As mentioned previously, one of the most important functions of CCL2 is the recruitment of monocytes. It has been reported that radiation can promote macrophage infiltration in lung cancer. This infiltration may promote tumour progression through the induction of EMT [33] or triggering an immunosuppressive microenvironment [34]. IL-6 was shown to play a positive role in radiation-induced macrophage migration. When IL-6 signalling was blocked, radiation-induced CCL2 upregulation was inhibited. Neutralizing CCL2 significantly reduced the number of migrated macrophages, indicating that CCL2 was downstream of IL-6 signalling and mediated radiation-induced macrophage infiltration [35]. In the radioresistant pancreatic ductal adenocarcinoma (PDAC) model, tumour-derived CCL2 was significantly upregulated, resulting in increased infiltration of inflammatory monocytes and macrophages but not T cells. When CCL2 was blocked by a specific antibody, the recruitment of inflammatory monocytes was impaired, and tumour growth was delayed [36].

Recruitment of MDSCs

Radiation can induce the recruitment of MDSCs. These CCR2-expressing MDSCs contribute to radioresistance. Using CCR2-knockout mice or CCR2-depleting antibodies can reverse the inhibitory effect of MDSCs. The recruitment of MDSCs was further shown to be dependent on activation of the STING pathway. The activated STING pathway promoted the production of type I IFN, which induced CCL2, CCL7, and CCL12 expression, mobilizing monocytes to tumours [37].

Recruitment of T cells

In addition to the effect on monocytes, CCL2 is involved in the recruitment of T cells. In a sarcoma mouse model, 20 Gy radiation upregulated CCL2 expression. This outcome was associated with the activation and increased infiltration of Th1/Tc1 T cells in the tumour microenvironment [38]. In a murine model of head and neck squamous cell carcinoma, mice received 7.5 Gy radiation. Irradiation upregulated CCL2 production, promoting the infiltration of tumour necrosis factor-alpha (TNFα)-producing monocytes and CCR2+ regulatory T cells (Tregs). In this context, monocyte-derived TNFα activated Tregs, inhibiting the effect of RT [39].

The contradictory effects of CCL2 on antitumour immunity may be dependent on the experimental context, especially radiation dose. A higher dose may stimulate a stronger immune response. In most cases, CCL2 attracts immunosuppressive monocytes, which contribute to tumour progression. This finding suggests that inhibiting CCL2 with radiation may promote the efficacy of RT.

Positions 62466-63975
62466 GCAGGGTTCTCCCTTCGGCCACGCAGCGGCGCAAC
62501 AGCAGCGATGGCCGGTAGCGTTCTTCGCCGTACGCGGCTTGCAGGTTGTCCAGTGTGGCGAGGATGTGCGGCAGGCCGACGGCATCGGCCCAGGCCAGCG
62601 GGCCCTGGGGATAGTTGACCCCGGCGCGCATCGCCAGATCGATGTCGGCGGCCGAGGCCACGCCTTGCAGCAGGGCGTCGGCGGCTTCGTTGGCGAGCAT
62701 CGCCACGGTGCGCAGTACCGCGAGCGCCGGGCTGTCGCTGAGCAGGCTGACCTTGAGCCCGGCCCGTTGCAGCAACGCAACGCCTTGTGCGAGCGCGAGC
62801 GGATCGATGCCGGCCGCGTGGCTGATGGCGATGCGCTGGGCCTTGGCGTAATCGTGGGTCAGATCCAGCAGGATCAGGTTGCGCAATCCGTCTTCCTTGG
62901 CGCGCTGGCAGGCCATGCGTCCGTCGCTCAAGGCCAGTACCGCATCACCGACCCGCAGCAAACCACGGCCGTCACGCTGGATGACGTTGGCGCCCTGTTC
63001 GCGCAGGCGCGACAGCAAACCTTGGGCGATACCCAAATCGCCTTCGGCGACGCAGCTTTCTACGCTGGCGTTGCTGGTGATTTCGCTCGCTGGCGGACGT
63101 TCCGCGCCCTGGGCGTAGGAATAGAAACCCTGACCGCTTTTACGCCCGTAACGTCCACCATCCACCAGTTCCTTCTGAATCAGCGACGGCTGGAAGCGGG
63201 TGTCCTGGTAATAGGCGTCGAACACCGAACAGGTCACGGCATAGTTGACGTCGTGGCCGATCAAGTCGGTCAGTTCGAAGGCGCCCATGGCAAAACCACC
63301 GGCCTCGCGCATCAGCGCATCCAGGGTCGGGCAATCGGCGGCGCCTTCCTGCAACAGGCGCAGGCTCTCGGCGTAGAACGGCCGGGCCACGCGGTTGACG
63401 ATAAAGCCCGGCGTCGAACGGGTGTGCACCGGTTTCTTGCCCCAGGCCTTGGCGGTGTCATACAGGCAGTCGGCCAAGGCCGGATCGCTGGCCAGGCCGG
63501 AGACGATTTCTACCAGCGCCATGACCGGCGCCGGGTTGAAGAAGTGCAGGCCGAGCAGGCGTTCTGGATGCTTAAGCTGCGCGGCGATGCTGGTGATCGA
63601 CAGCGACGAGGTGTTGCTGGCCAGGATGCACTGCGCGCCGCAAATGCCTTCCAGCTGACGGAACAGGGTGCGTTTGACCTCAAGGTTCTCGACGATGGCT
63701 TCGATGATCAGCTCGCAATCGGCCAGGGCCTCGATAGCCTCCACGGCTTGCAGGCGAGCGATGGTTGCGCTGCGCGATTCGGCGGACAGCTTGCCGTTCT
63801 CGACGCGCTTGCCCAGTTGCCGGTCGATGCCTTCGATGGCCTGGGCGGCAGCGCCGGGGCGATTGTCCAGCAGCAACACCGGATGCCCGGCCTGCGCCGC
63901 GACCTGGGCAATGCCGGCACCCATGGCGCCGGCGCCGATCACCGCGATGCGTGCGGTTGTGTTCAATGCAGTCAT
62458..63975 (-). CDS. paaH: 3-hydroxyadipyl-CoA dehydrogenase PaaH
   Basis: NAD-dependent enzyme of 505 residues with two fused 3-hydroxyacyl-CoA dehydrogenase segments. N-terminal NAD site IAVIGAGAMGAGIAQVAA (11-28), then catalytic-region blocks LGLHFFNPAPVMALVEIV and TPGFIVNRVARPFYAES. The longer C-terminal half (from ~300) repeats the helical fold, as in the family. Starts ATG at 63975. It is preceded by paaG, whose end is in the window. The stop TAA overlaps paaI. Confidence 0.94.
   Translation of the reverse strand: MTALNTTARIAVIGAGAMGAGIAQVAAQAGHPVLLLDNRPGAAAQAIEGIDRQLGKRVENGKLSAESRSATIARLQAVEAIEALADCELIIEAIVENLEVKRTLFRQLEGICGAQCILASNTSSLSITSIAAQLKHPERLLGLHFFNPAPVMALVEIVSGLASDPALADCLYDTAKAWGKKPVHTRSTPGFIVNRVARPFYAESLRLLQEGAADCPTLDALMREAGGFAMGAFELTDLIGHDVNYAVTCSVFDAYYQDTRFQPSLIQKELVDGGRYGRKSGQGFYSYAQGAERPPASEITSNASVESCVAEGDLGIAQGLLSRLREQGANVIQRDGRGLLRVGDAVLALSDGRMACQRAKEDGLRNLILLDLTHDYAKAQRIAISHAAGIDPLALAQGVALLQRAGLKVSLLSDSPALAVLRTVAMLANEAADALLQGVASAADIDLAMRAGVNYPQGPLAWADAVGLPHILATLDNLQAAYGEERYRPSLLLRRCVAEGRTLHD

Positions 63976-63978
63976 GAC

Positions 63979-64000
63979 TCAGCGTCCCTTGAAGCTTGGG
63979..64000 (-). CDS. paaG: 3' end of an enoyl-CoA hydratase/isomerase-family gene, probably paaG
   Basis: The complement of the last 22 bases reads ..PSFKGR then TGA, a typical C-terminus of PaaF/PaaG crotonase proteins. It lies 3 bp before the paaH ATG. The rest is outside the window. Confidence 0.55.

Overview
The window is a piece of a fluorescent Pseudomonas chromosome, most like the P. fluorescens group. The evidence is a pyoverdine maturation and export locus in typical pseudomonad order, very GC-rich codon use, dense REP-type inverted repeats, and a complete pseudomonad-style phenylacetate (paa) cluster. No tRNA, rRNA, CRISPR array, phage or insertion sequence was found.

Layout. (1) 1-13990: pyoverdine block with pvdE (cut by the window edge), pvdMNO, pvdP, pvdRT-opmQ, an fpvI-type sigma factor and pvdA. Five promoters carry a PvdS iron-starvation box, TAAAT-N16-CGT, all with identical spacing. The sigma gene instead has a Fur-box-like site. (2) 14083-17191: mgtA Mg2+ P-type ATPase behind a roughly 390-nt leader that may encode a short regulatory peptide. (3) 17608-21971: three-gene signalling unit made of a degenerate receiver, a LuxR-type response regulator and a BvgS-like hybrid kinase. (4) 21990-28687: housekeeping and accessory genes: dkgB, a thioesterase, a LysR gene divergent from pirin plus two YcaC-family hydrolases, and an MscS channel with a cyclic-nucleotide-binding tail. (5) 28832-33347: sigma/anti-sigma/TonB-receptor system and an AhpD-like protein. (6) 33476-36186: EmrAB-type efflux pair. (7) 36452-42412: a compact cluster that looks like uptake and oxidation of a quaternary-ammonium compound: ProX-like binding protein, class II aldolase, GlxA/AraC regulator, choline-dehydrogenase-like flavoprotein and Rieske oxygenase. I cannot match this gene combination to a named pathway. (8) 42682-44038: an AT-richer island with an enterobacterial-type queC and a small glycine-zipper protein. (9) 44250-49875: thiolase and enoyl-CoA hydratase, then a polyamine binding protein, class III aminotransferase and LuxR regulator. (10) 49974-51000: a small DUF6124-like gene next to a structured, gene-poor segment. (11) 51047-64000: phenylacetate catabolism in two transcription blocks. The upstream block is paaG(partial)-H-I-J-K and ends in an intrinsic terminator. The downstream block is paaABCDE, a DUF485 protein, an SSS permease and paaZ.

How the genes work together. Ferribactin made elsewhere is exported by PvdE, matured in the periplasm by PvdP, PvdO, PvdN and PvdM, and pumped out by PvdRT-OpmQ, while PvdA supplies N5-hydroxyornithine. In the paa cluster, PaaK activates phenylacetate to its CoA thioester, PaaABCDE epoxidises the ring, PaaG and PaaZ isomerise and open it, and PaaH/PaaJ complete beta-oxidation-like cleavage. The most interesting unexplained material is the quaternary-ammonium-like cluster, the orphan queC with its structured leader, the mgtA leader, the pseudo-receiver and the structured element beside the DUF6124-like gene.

CCL2 mediates radioresistance

In a nasopharyngeal carcinoma (NPC) model, CCL2 correlated with radioresistance and metastasis. CCL2 expression was significantly elevated in HONE1-IR cells and recurrent NPC tumours. CCL2 could promote adaptive radioresistance, metastasis, and EMT in NPC cells. Inhibiting CCL2 enhanced the sensitivity of NPC cells to radiation. In clinical cohorts, high CCL2 expression could predict poorer distant metastasis-free survival [40].

CCL2 and radiation-induced toxicity in normal tissue

Although the primary tumour is the direct target of radiation, normal tissues are inevitably irradiated. Radiation-induced injury usually encompasses two phases: an early phase characterized by tissue inflammation and a late phase characterized by tissue fibrosis. Depending on the irradiated site, organs develop radiation-induced injury, including the lung, liver, intestine and neurons. This section will discuss the role of CCL2 in radiation-induced injury.

Radiation-induced lung injury

Increased expression of CCL2 is related to radiation-induced toxicity in normal tissue [41]. In a mouse model of radiation‐induced pulmonary injury, both the selective CCL2 inhibitor bindarit (BIN) and knockout of the main CCL2 receptor CCR2 protected against normal lung tissue injury in mice. RT-induced vascular dysfunction and associated adverse effects were alleviated. RT-induced expression of CCL2 was abrogated by inhibiting CCL2 signalling. Lung fibrosis was delayed by long-term CCL2 signalling inhibition [41]. EMT has been reported to be involved in radiation-induced lung toxicity. Irradiated human pulmonary alveolar epithelial cells (AECs) (HPAEpiC cells) exhibited upregulated CCL2 and CCR4 expression. In vitro treatment with CCL2 induced EMT in HPAEpiC cells. This effect was weakened by the bioactive component of Radix Ophiopogonin B, CCR4 knockdown, or U0126 (a MEK/ERK inhibitor) [42]. However, not all radiation doses or modes promoted CCL2 secretion. Release of CCL2 from human umbilical vein endothelial cells (HUVECs) depended on the dose rate, and 4.1 mGy/h was optimal [43]. CCR2, the receptor for CCL2, is a marker of inflammatory monocytes. Mice deficient for CCR2 exhibited no pulmonary fibrosis after being irradiated and showed decreased numbers of infiltrating and interstitial macrophages [44]. Reactive oxygen species (ROS) have been implicated in radiation-induced pulmonary injury and fibrosis [45]. A study revealed that inducible nitric oxide synthase (iNOS) promoted the production of inflammatory cytokines such as CCL2 [46]. This finding suggests that radiation-induced injury was not due to a single factor but to the interaction between multiple factors.

Radiation-induced brain and liver injury